Brooks, one-time Obama lover, declares Obamism dead

Not just the health care bill, but the entire Obamagenda. David Brooks writes at the New York Times:

… The stimulus package, the cap-and-trade legislation and the health care bill were all blends of expert planning and political power-broking. This project would have permanently changed government’s role in national life.

It was not to be. Voters are in no mood for a wave of domestic transformation. The economy is already introducing enough insecurity into their lives. Unlike 1932 and 1965, Americans do not trust Washington to take them on a leap of faith, especially if it means more spending.

The country has reacted harshly to the course the administration ended up embracing. Obama is still admired personally, but every major proposal—from the stimulus to health care—is quite unpopular. Independent voters have swung against the administration. Voters are not reacting to the particulars of each bill. They are reacting against the total activist onslaught.

A president can’t lead a social transformation without a visceral bond with the center of the electorate and without being in step with the rhythm of the times. Obama is lacking these things. As a result, the original Obama project, the third Democratic wave, is dead.

The administration resists this conclusion, just as it took the Bush administration a while to recognize that Social Security reform, and the larger privatization dream, was dead. But federal activism will not mark the next three years.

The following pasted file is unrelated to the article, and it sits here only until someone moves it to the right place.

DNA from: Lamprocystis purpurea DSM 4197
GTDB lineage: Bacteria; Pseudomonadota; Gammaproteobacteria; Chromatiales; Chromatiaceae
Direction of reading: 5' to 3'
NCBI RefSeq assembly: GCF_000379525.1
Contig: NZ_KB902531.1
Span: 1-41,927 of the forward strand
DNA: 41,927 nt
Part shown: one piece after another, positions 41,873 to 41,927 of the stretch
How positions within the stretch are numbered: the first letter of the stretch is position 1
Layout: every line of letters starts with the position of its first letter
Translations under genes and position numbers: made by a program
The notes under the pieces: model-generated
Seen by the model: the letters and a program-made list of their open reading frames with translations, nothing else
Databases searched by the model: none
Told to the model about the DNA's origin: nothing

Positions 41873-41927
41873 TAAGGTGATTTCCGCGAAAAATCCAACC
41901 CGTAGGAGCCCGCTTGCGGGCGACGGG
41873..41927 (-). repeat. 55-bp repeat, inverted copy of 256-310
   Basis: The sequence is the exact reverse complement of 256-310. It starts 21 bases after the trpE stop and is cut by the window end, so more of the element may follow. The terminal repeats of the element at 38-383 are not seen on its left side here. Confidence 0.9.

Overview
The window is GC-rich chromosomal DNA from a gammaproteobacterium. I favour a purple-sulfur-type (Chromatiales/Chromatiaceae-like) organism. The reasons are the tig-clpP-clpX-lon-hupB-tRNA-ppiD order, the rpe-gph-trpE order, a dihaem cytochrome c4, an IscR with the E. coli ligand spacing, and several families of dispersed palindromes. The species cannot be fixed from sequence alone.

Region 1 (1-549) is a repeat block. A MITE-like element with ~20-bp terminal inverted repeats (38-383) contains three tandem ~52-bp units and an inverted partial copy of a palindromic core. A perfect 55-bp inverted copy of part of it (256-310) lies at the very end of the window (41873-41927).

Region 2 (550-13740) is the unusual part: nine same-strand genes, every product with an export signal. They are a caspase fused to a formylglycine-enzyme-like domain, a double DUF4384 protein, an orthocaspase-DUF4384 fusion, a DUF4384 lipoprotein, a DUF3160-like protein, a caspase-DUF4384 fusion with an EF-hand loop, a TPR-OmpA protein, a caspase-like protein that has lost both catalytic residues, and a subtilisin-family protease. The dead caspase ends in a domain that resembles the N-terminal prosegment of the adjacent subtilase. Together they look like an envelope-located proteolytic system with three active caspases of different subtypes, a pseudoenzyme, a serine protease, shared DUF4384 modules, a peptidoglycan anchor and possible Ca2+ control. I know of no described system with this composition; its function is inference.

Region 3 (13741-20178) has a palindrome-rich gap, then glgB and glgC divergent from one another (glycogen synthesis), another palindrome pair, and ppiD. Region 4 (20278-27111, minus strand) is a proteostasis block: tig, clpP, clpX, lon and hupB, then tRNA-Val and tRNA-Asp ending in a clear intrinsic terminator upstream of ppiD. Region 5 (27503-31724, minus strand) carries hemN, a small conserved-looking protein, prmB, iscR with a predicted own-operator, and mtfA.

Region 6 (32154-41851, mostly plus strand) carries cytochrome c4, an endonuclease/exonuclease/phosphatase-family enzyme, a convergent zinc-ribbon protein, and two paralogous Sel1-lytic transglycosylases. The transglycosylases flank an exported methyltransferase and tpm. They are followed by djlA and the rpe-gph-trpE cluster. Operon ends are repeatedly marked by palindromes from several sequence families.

The next challenge is to find a new project, a new one-sentence description of what this administration hopes to achieve….

The rest of the column is blather about the sort of things Obama should do for the next three years, now that his legislative program has been defeated. It consists of fascinating ideas such as: “practice bi-partisanship.”

- end of initial entry -

Richard C. writes:

Re: David Brooks’ NY Times article declaring Obama’s agenda dead: We might also say that Rahm Emanuel’s famous lines “You never want a serious crisis to go to waste,” and “This crisis provides the opportunity for us to do things that you could not do before.” have proved to be a failure.

Paul K. writes:

I’m struck by this line in Brooks’s column:

“Obama is still admired personally, but every major proposal—from the stimulus to health care—is quite unpopular.”

I seem to recall that Brooks and others regularly stress Obama’s supposed continuing popularity. Is he really that popular personally, or is this just a polite way of saying, “It’s not that he’s black, it’s just that we don’t like his policies.”

Ian B. writes:

Wait, is Brooks trying to tell us that Obama is no longer a moderate bipartisan as he previously spent months insisting that he was, but that he is now an activist? Gee, when did that happen? Brooks couldn’t possibly mean that Obama was an activist all along, because that would mean that Brooks was not only mistaken, but so immensely gullible and so completely wrong that it’s actually comical, and Brooks hasn’t acknowledged making any such fundamental error in judgment. So, it would be nice if Brooks would write an article explaining when precisely he thinks it was that Obama changed from a moderate to a socialist radical, and what he thinks precipitated such a rapid change.